Step 3: Plan for a cash flow shortage

If you identify a shortage in any of your scenarios, you need to start thinking about how to pump cash flow back into your business. Broadly speaking, there are two approaches: mitigating costs and external funding. 

When mitigating costs, you can start by looking at your business expenses. Now is the time to be deliberate about where your money is going. If you can cancel or stop paying for services you aren’t using, those costs can be reallocated back into your business. Similarly, if you can work to get better payment terms from suppliers or vendors, you’ll benefit from getting cash back into your business faster. Lastly, for any retailers renting physical space during this time, try approaching your landlord about prorated or discounted rent. These steps will help your business be leaner and not just survive, but thrive. 

In addition to reducing costs, another option retailers may consider is external funding. Here are 5 ways you can access capital for your business:

Looking ahead

For many retailers, the reality is we’re not going back to “business as usual.” If retailers apply the steps shared to optimize their cash flow, they’ll be better-positioned to innovate and take advantage of the rebound.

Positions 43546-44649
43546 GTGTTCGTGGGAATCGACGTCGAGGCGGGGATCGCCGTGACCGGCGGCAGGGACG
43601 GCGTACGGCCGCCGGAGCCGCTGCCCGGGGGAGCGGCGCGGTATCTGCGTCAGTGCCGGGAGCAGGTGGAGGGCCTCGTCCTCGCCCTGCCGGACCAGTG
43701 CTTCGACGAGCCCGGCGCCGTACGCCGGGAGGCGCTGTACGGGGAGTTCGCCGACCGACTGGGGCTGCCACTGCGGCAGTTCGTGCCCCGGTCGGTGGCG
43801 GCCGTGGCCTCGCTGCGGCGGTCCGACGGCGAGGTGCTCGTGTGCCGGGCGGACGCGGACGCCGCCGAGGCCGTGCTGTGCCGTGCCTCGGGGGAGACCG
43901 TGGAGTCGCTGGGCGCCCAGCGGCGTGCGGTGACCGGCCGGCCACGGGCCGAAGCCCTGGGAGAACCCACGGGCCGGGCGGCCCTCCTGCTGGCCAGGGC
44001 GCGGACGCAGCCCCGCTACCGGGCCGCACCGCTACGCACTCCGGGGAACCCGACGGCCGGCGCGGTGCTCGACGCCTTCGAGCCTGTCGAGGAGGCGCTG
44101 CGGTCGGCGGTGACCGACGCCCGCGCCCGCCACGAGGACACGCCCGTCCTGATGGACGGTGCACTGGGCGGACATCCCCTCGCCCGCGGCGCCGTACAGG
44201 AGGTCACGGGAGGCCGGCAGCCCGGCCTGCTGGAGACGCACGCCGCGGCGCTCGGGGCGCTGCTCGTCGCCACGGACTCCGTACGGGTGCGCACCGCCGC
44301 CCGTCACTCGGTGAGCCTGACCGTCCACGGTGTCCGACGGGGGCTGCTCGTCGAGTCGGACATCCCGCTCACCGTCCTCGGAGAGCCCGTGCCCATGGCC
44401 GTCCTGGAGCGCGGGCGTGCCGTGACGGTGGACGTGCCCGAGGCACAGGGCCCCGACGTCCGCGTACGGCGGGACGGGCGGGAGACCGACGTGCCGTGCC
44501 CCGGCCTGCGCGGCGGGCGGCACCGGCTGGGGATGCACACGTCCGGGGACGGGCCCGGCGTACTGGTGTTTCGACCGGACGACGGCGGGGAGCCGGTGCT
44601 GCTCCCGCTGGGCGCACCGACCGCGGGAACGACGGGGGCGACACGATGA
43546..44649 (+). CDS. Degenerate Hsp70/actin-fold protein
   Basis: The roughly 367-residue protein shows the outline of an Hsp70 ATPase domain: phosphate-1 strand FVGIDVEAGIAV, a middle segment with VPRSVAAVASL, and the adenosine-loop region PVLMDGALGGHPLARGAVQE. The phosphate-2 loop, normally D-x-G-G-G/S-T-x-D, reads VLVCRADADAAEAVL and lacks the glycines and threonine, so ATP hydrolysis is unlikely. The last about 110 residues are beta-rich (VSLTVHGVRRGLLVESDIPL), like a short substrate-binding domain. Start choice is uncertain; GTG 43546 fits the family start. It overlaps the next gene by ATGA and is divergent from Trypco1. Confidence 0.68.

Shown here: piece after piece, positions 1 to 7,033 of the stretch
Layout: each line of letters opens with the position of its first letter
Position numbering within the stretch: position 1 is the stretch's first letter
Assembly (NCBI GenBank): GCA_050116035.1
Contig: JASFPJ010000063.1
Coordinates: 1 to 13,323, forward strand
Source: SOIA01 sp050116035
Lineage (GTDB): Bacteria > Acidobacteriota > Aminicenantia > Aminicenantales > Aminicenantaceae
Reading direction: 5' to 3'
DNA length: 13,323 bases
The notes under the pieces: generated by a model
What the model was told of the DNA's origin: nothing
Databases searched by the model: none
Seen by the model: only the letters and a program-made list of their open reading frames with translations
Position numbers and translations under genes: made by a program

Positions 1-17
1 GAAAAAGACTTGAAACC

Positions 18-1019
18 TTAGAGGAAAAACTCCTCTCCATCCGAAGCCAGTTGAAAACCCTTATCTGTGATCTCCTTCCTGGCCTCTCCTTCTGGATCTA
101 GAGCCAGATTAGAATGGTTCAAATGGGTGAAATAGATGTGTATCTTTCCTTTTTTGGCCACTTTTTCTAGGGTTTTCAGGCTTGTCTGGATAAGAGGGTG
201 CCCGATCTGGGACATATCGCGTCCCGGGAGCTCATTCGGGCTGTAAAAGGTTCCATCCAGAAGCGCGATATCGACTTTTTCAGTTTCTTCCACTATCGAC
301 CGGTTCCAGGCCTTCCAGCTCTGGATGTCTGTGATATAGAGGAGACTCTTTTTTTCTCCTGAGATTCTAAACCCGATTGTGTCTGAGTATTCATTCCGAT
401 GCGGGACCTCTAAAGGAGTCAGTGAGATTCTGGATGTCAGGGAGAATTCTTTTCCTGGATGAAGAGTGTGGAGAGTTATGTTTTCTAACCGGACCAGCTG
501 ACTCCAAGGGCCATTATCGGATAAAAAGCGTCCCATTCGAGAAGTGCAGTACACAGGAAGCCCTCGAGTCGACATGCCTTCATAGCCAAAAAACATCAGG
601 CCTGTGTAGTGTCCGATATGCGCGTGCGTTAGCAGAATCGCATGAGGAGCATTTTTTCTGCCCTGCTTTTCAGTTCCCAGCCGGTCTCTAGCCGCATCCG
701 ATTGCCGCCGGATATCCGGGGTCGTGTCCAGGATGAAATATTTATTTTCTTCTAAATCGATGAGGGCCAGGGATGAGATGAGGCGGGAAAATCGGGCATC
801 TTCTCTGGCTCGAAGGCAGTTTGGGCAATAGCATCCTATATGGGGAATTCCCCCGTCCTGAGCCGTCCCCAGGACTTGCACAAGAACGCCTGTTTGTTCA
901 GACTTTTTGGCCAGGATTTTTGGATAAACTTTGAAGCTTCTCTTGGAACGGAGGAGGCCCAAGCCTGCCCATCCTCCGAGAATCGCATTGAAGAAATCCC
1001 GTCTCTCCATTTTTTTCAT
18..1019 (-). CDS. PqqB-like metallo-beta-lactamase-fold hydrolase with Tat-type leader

If you’re in a position to grow your retail business, you should look for ways to diversify your revenue stream and maintain a healthy cash flow. Selling new or complimentary products, advertising to different customer segments or demographics, or offering omnichannel experiences are all ways you can succeed in this “new normal” in the months to come. 

By diversifying products, you can support different categories, so if one is up or sales drop due to a pandemic, you can immediately pivot to focus on the other product,” he explains. “If you’re on a single channel now, consider diversifying your sales channels by opening up on more marketplaces. Finally, if you diversify your supply chain, you’ll have multiple vendors or manufacturers for your product.